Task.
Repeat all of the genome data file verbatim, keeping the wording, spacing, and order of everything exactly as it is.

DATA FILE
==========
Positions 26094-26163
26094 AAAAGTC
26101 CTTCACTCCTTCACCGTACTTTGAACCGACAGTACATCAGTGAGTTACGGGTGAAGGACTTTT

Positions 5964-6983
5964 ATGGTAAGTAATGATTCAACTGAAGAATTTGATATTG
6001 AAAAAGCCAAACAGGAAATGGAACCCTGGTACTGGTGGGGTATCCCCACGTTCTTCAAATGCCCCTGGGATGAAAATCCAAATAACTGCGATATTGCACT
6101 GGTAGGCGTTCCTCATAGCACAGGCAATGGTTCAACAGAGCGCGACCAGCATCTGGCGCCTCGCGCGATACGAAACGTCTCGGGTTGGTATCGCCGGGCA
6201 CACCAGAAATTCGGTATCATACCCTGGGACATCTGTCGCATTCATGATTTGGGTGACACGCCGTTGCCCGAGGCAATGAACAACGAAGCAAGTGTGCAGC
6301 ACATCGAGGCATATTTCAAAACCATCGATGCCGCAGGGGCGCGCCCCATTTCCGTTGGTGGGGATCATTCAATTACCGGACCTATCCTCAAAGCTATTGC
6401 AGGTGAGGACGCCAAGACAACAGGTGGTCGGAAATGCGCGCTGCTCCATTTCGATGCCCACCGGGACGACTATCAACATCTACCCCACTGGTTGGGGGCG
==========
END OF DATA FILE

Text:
Positions 26094-26163
26094 AAAAGTC
26101 CTTCACTCCTTCACCGTACTTTGAACCGACAGTACATCAGTGAGTTACGGGTGAAGGACTTTT

Positions 5964-6983
5964 ATGGTAAGTAATGATTCAACTGAAGAATTTGATATTG
6001 AAAAAGCCAAACAGGAAATGGAACCCTGGTACTGGTGGGGTATCCCCACGTTCTTCAAATGCCCCTGGGATGAAAATCCAAATAACTGCGATATTGCACT
6101 GGTAGGCGTTCCTCATAGCACAGGCAATGGTTCAACAGAGCGCGACCAGCATCTGGCGCCTCGCGCGATACGAAACGTCTCGGGTTGGTATCGCCGGGCA
6201 CACCAGAAATTCGGTATCATACCCTGGGACATCTGTCGCATTCATGATTTGGGTGACACGCCGTTGCCCGAGGCAATGAACAACGAAGCAAGTGTGCAGC
6301 ACATCGAGGCATATTTCAAAACCATCGATGCCGCAGGGGCGCGCCCCATTTCCGTTGGTGGGGATCATTCAATTACCGGACCTATCCTCAAAGCTATTGC
6401 AGGTGAGGACGCCAAGACAACAGGTGGTCGGAAATGCGCGCTGCTCCATTTCGATGCCCACCGGGACGACTATCAACATCTACCCCACTGGTTGGGGGCG